Motivation: Population low-coverage whole-genome sequencing is rapidly emerging as a prominent approach for discovering genomic variation and genotyping a cohort. This approach combines substantially lower cost than full-coverage sequencing with whole-genome discovery of low-allele frequency variants, to an extent that is not possible with array genotyping or exome sequencing. However, a challenging computational problem arises of jointly discovering variants and genotyping the entire cohort. Variant discovery and genotyping are relatively straightforward tasks on a single individual that has been sequenced at high coverage, because the inference decomposes into the independent genotyping of each genomic position for which a sufficient number of confidently mapped reads are available. However, in low-coverage population sequencing, the joint inference requires leveraging the complex linkage disequilibrium (LD) patterns in the cohort to compensate for sparse and missing data in each individual. The potentially massive computation time for such inference, as well as the missing data that confound low-frequency allele discovery, need to be overcome for this approach to become practical.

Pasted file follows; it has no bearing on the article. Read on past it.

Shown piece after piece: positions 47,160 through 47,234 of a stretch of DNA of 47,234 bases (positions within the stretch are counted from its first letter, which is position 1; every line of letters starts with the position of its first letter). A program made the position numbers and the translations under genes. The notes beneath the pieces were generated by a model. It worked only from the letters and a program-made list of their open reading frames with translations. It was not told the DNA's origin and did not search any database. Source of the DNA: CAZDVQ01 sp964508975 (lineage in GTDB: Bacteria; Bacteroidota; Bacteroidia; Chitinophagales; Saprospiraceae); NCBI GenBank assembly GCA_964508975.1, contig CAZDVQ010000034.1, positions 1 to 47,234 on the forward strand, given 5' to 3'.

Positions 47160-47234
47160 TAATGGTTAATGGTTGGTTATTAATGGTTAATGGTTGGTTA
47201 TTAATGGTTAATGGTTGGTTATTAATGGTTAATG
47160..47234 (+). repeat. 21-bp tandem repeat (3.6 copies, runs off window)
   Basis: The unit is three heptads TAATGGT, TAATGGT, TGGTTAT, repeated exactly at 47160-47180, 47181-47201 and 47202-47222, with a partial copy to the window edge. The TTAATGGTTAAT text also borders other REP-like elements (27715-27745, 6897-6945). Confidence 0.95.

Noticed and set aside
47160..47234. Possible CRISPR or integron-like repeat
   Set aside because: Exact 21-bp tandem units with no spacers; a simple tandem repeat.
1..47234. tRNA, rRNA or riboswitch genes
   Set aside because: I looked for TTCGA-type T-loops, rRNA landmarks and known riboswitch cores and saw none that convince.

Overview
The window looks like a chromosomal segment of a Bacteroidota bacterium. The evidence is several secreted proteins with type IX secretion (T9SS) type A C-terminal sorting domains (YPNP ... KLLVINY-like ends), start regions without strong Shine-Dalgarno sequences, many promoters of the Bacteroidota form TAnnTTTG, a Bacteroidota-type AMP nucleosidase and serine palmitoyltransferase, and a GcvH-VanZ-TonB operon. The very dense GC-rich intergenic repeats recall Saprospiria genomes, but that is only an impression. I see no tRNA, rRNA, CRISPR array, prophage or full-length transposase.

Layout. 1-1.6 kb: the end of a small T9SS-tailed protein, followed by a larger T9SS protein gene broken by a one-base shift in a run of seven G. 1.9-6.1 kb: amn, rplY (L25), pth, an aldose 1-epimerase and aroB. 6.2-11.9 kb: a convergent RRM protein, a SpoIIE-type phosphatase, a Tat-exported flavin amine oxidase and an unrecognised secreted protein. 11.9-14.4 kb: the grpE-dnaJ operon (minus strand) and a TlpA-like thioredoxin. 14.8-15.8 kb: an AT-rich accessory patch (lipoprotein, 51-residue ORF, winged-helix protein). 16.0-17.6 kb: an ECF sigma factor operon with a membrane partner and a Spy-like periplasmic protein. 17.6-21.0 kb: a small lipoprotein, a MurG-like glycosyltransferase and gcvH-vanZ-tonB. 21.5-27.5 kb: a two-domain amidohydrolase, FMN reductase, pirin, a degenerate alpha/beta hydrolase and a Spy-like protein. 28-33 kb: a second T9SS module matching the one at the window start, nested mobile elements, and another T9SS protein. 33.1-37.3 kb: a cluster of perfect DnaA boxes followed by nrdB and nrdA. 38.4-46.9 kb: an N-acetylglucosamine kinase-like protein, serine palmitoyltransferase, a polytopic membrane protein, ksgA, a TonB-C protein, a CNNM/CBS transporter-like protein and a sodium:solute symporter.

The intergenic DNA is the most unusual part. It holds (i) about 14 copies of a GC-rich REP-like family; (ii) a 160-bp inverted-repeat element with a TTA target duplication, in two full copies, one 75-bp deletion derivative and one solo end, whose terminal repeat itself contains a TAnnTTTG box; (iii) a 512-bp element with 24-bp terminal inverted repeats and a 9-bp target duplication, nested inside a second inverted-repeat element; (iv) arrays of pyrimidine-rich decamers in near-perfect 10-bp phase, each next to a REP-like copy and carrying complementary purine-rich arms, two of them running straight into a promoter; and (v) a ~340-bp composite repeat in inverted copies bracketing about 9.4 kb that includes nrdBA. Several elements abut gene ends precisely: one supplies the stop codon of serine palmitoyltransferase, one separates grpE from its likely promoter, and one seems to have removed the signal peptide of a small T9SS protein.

Results: Here, we present Reveel, a novel method for single nucleotide variant calling and genotyping of large cohorts that have been sequenced at low coverage. Reveel introduces a novel technique for leveraging LD that deviates from previous Markov-based models, and which is aimed at computational efficiency as well as accuracy in capturing LD patterns present in rare haplotypes. We evaluate Reveel’s performance through extensive simulations as well as real data from the 1000 Genomes Project, and show that it achieves higher accuracy in low-frequency allele discovery and substantially lower computation cost than previous state-of-the-art methods.
Availability and implementation:http://reveel.stanford.edu/.
Supplementary information: Supplementary data are available at Bioinformatics online.